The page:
Kansas business owners believe the state’s COVID response damaged the economy more than necessary, according to an annual poll commissioned by the Kansas Chamber.
“It is no secret the shutdown and other restrictions by state and local governments hurt certain businesses as well as our state’s economy tremendously,” said Chamber President and CEO Alan Cobb. “Our poll found the operations of nearly every business has been directly impacted.”
Respondents reported supply chain issues and damaging impacts of the state’s COVID response as areas of top concern in the Chamber’s 16th annual poll of business leaders. The poll, conducted by Cole Hargrave Snodgrass & Associates, surveyed 300 business leaders of various size companies throughout the state. It revealed that high taxes and government regulations remain challenges to the economic health of their businesses.
Business leaders cite tax rates as a top concern
“Fifty-two percent of business leaders polled cited lower taxes on business as most important to profitability,” said Pat McFerron, President of Cole Hargrave Snodgrass & Associates.
Of those polled, 77% believe the state should cut taxes rather than raise them, and 63% said lowering taxes would help the Kansas economy. Specifically, 77% of respondents said Kansas should trim its budget by up to 5% before considering any tax increase.
Though negative impacts from the state’s COVID-19 response might darken the state’s economic outlook, a majority of business leaders said they are optimistic about hiring this year. Nearly 30% of those surveyed said they plan to increase the size of their workforce in the near future. Only 5% said they intend to decrease the size of their workforce.
“Still, there continues to be apprehensions about the quality of the workforce,” McFerron said. “Fifty-seven percent are concerned about finding employees with soft skills, while 25% worry about identifying employees with technical skills their companies need.”
While favoring tax cuts, a majority of business owners — 75% — said more funding should go to classrooms. However, those surveyed also said student achievement is more important than funding. Of those polled, 60% said the state should focus on student performance rather than adding funding for schools.
The most recent student achievement results bear out employers’ concerns.
The 2019 state assessment shows there are more 10th-graders below grade level in Math and English Language Arts than are on track for college and career. Even Johnson County schools, often touted by the districts as the best in Kansas, have 30% of their 10th-graders below grade level in Math; a third are at grade level but still need remedial training, and only 37% are on track.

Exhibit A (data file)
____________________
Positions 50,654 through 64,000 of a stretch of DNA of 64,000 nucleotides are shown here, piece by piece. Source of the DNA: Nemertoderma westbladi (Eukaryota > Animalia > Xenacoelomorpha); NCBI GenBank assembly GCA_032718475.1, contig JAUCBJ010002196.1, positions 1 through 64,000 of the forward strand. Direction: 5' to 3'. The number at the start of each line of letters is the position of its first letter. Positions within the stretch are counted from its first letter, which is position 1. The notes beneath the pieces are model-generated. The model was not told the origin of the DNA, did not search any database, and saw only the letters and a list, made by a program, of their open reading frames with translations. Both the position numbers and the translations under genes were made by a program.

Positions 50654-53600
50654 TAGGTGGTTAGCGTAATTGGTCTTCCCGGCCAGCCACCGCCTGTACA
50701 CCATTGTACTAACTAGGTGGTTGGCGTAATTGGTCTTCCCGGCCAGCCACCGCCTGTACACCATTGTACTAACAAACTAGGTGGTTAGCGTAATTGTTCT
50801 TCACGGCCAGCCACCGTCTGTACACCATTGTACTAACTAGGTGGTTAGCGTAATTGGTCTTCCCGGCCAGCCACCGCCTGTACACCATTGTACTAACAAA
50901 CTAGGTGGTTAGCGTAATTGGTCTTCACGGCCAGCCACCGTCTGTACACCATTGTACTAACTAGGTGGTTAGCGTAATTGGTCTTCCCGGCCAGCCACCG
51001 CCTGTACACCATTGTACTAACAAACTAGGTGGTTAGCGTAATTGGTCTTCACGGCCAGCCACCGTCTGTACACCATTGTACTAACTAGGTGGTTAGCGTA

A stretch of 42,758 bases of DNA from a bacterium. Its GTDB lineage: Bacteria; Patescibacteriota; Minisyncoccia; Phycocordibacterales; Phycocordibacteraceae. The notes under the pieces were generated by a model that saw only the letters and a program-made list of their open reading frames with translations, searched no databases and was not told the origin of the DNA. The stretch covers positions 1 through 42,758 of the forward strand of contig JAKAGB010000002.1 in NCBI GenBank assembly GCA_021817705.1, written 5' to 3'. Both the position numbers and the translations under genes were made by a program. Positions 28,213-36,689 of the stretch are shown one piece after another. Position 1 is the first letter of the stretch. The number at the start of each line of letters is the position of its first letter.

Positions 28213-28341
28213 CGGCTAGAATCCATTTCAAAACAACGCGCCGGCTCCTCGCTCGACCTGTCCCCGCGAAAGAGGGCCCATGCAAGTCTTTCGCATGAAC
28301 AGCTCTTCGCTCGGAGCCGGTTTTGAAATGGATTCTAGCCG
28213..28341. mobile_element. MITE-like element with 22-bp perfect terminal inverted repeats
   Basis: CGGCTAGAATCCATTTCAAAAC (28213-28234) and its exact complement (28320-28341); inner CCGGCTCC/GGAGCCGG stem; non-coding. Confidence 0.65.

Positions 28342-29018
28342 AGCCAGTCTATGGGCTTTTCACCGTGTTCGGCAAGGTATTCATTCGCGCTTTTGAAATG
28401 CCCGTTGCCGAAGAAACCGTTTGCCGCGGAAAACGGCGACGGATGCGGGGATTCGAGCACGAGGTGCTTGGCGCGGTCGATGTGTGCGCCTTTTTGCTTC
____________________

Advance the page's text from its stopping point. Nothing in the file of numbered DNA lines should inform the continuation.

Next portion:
The 2020 ACT results are equally concerning, with only 23% of Kansas high school graduates being college-ready in English, Reading, Math, and Science.
State’s economic outlook at risk
Cobb said the Chamber conducts the annual poll so state leaders have a clear understanding of the challenges Kansas businesses face.
“It is our hope the governor and state lawmakers keep these poll findings in mind as they consider the many important decisions they make during the 2021 legislative session,” Cobb said.
He lauded Kansas businesses for working to repurpose their facilities to manufacture personal protective equipment and sanitizer at the outset of the pandemic, and then establishing safe workplaces once some of the COVID-related restrictions lifted. However, there’s work to do.
According to the American Legislative Exchange Council’s Rich States Poor, States, Kansas’s overall economic outlook ranks 25th among the states, but the state is ranked #41 for current economic performance. The Sunflower State ranks behind neighboring states in economic performance and residents are voting with their feet to go elsewhere; between 2009 and 2018, the state had a net domestic migration loss of almost 93,000 Kansans migrating to other states. Kansas also has the slowest job growth compared to neighboring states.
“Unless Governor Laura Kelly and the Kansas Legislature take the necessary steps to remove barriers to growth and improve our state’s business climate, our overall economic outlook will remain at risk,” Cobb said.